While Miss Hirst gives us a convenient epitome of the humanist tradition of man-as-the-measure, her singular contribution is her account of its degeneration through the seventeenth and eighteenth centuries into the phase of “enthusiasm,” from Boehme through the Philadelphians, William Law, and the increasing spiritual vulgarity of Robert Fludd, John Pordage, and Henry Brooke, to Mary Pratt and the “new Jerusalem” sects familiar to Blake. She has reported at length what is in the manuscripts of quietists who were more and more guided by their inner light. At the dead end of Blake’s exalted humanism is Rosicrucianism, and Miss Hirst, following the decline and fall of Neoplatonism into theosophy, is convinced that the Renaissance “contemplative philosophy” at last runs dry in gnosticism and magic.

She approves this esoteric humanism while it is “baptized,” but when the “tie with the Church was broken,” there was a lapse into what she calls “heresy.” Her closing pages, particularly, have some rather sanctimonious remarks on devotional Christology, the tenet of the Trinity, and Motherhood. Thus she detects in Blake “certain weaknesses, inherent from the start, in the traditional symbolism he used.” However, she insists that Blake remained Christian (Kathleen Raine would agree).

Indeed, it is hard to speak of this book without using the language of theology, for the “hidden riches” in Blake’s thought prove, finally, to be heresies one or another way associated with a Neoplatonism that is a veiled gnosticism, a belief in the consubstantiality of matter and spirit. Miss Hirst is loath to draw this conclusion from her own evidence, and with a certain malaise she suggests that in spite of heretical elements in his thought, Blake conforms, somehow undamaged by the perversion of Christian Cabalism to enthusiasm. The perversion, she finds, was due to Montanism, a heresy perhaps best described by Eusebius in his Church History: one Montanus the Phrygian became “possessed of a spirit, and suddenly began to rave in a kind of ecstatic trance, and to babble in a jargon, prophesying in a manner contrary to the custom of the Church,” and believing himself inspired by the Holy Ghost. The evangelicals were so possessed, Mary Pratt writing how “the Lord instructed me in revelation…because I am the first, who ever had the honour to have the seventh seal opened to them.”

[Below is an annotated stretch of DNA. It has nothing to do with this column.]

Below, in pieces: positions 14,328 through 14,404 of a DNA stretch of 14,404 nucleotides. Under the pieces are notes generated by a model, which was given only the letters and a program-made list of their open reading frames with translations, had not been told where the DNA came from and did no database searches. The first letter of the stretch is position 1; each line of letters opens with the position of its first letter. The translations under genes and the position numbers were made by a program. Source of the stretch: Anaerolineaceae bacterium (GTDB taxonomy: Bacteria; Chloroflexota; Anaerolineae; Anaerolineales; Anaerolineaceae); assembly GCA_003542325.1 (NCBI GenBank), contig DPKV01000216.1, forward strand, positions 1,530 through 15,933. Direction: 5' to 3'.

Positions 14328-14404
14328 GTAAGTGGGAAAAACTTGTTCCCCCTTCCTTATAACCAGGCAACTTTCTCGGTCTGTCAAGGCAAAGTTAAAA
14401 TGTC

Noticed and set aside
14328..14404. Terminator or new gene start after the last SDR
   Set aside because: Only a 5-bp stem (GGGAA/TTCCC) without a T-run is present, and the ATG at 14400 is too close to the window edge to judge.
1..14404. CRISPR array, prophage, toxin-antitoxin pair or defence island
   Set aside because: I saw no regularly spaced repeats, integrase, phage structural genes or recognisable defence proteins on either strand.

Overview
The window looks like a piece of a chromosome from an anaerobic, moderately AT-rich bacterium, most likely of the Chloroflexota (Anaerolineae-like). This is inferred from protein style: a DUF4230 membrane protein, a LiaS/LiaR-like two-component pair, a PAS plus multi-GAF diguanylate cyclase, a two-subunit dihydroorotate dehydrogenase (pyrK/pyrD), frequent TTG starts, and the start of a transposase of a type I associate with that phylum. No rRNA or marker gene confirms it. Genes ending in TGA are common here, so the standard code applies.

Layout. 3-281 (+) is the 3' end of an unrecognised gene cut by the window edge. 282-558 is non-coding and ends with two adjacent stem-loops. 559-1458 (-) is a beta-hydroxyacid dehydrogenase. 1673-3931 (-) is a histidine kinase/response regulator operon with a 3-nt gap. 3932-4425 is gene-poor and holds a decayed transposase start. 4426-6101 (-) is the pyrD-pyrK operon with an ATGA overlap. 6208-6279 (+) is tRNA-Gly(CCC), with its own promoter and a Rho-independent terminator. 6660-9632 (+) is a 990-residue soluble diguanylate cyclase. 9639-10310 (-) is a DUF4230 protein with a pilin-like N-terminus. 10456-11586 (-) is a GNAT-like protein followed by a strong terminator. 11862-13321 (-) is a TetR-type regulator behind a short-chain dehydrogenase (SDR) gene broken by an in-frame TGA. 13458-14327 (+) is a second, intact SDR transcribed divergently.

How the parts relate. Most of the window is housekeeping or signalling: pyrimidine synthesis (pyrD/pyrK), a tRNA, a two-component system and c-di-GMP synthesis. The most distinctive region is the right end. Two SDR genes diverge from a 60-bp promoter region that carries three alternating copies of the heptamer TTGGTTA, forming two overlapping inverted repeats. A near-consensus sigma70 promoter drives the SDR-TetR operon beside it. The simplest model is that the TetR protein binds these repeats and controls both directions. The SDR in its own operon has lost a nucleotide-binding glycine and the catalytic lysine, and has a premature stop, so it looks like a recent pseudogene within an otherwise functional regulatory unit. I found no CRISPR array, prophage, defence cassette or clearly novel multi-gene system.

Such enthusiasm does derive from Renaissance Neoplatonism, a humanism at its highest pitch, an open secret that was a brave attempt to synthesize Christian doctrine with the gnostic elements in the cabala and the classics. In Renaissance philosophy and art the “exempada” was central—the theory of proportion illustrated by the image of man, arms and legs extended, as symbol of a divine harmony in the cosmos. Pico della Mirandola supposed he could reconcile Mosaic and Greek with Christian mysteries in a humanism that was anything but parochial. During her latter chapters, however, Miss Hirst takes a decisively parochial view of the syncretism that is not “baptized.” She understands that the Renaissance philosophy behind Blake is catholic, but she rejects it when it ceases to be Catholic, when it loses “firm hold on basic Christian truth.” Beyond question Neoplatonism was corrupted into theosophy and occultism, yet Miss Hirst rightly concludes that Blake was no mere occultist. Neither was he Christian in Miss Hirst’s sense of the term.